The holiday shopping season may be coming to a close soon, but an announcement from Target may have millions of its customers on edge: it was the victim of a data breach between November 27 and December 15, 2013.
The Minnesota-based discount business is the second-largest retailer in the United States after Wal-Mart with 1,797 locations, according to the Wall Street Journal. These incidents could put as many as 40 million customers at risk because the data breach occurred on Thanksgiving, right before the official holiday shopping season occurred.
"Your trust is a top priority for Target, and we deeply regret the inconvenience this may cause" Target said in its statement. "The privacy and protection of our guests' information is a matter we take very seriously and we have worked swiftly to resolve the incident."
It is unclear exactly who was targeted, but about 40,000 card readers were tampered with. These machines were able to obtain credit and debit card numbers along with the security codes and expiration dates, as well as the names of these cardholders. Target would not confirm which stores had these damaged card readers.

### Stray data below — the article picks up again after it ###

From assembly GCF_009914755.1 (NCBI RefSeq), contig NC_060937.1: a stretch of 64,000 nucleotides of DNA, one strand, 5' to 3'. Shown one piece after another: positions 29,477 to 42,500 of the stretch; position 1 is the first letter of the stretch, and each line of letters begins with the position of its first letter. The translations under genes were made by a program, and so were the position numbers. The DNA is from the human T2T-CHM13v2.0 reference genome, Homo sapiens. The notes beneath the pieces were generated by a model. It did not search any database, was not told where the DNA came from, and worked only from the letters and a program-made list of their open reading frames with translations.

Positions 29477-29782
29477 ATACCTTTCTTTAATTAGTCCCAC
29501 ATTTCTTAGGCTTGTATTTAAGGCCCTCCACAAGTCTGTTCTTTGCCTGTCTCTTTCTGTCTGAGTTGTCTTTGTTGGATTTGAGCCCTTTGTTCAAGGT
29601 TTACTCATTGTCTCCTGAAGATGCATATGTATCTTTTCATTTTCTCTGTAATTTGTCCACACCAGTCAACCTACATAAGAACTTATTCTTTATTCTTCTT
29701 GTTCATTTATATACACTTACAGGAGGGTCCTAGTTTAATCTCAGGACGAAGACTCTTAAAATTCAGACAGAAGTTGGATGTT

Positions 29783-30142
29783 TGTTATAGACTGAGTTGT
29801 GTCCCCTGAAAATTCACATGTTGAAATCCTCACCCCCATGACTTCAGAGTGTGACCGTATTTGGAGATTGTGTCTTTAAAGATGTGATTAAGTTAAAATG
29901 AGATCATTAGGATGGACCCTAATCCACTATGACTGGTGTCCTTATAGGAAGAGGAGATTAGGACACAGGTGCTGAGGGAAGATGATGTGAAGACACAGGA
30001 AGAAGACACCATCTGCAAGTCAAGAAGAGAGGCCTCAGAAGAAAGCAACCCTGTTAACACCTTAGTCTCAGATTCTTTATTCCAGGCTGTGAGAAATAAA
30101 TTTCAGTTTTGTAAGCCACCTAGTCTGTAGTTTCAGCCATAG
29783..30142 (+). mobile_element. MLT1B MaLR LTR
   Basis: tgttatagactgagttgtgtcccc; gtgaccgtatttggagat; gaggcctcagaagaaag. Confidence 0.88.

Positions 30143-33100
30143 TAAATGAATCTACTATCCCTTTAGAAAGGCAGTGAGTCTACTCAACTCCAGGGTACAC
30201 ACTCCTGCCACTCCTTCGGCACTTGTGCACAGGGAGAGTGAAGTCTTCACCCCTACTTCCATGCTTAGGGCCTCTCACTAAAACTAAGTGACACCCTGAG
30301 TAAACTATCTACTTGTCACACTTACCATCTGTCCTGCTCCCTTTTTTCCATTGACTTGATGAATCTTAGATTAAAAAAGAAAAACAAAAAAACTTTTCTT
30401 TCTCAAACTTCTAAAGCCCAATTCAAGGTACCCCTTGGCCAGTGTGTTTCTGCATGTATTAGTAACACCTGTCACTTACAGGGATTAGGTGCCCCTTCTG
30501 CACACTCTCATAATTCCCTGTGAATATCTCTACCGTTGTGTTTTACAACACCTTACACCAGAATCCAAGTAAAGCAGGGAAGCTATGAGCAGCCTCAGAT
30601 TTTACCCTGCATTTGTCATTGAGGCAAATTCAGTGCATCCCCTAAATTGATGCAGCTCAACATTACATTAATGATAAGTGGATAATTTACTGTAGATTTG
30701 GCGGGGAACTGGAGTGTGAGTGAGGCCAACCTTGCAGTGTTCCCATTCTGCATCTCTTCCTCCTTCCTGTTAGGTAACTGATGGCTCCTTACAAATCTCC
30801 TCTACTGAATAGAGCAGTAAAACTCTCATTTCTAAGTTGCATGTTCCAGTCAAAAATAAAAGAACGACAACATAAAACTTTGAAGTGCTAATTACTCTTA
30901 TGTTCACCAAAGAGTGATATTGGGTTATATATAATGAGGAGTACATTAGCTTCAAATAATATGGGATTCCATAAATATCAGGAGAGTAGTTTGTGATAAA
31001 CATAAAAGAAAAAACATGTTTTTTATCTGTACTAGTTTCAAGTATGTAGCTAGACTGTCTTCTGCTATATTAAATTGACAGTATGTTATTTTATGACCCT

Customers who made purchases online or in any of the chain's 124 locations in Canada were not affected by these attacks.
Target's next steps
Because of the magnitude of this attack, the Secret Service will be involved with Target's case. As of December 19, the agency confirmed that they will be a part of the search, but has not said any more than that.
In the meantime, Target notified banks to keep an eye out for suspicious behavior and hired a third-party forensics team to dig further into this problem. In its release, Target recommended that customers check their credit report to see if any fraudulent activity has occurred on their account since last month.
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